Research has shown that mental illness tends to disrupt people’s lives even more than physical conditions, said Dr. Mark S. Komrad, MD, a psychiatrist and author of the excellent book You Need Help! A Step-by-Step Plan to Convince a Loved One to Get Counseling.
“On average, a person with depression is at least 50 percent more disabled than someone with angina, arthritis, asthma or diabetes,” according to this report by The Centre for Economic Performance’s Mental Health Policy Group.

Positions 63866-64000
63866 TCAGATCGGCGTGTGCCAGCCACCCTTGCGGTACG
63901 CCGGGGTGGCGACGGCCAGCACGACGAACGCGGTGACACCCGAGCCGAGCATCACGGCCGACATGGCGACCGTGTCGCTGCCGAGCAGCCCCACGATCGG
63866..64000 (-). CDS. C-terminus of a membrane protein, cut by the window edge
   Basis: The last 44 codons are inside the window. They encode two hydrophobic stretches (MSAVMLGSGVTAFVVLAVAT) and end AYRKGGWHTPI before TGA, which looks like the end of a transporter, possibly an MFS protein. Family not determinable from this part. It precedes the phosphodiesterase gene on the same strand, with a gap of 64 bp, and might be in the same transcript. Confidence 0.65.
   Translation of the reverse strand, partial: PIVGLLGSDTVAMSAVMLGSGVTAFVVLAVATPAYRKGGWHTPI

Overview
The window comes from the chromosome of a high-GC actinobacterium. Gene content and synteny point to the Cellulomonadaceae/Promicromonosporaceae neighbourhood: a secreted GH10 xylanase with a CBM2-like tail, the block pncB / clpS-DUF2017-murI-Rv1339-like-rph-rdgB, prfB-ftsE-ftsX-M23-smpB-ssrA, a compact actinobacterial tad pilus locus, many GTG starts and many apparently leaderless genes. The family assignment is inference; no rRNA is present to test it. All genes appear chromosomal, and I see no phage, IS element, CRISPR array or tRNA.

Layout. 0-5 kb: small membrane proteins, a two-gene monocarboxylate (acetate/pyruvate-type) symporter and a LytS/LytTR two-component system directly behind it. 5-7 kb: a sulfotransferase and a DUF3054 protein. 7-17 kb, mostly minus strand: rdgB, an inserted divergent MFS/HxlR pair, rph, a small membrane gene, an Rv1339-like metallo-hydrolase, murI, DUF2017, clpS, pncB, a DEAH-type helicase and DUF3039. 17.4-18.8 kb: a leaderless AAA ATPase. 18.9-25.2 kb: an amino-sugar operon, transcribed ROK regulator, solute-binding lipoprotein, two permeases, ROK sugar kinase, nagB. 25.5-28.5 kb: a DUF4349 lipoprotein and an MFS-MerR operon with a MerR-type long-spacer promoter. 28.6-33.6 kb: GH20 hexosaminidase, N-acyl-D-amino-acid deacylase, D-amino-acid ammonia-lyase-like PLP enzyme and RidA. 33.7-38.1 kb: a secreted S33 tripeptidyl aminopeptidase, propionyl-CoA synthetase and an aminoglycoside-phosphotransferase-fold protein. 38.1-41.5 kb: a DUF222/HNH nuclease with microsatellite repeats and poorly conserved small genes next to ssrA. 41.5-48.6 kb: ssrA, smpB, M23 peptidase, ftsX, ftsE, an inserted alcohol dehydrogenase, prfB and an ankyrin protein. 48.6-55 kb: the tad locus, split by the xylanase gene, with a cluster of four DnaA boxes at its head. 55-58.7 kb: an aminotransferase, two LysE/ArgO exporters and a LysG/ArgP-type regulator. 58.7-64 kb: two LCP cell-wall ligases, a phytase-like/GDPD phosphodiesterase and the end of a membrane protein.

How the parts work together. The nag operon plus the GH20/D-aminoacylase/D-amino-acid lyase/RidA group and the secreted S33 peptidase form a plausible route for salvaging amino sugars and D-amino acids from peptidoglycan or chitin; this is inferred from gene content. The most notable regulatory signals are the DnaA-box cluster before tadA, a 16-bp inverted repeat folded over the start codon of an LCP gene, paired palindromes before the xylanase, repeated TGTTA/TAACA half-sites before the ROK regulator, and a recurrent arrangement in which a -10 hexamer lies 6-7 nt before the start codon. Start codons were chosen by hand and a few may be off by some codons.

The good news is that treatments for mental illness are highly effective. The bad news is that only one out of three people might actually seek help. And some research suggests that the people who need help the most are typically the least likely to get it.
People understand that you can’t treat a lump in your breast on your own, Dr. Komrad said. But that same understanding doesn’t extend to mental illness.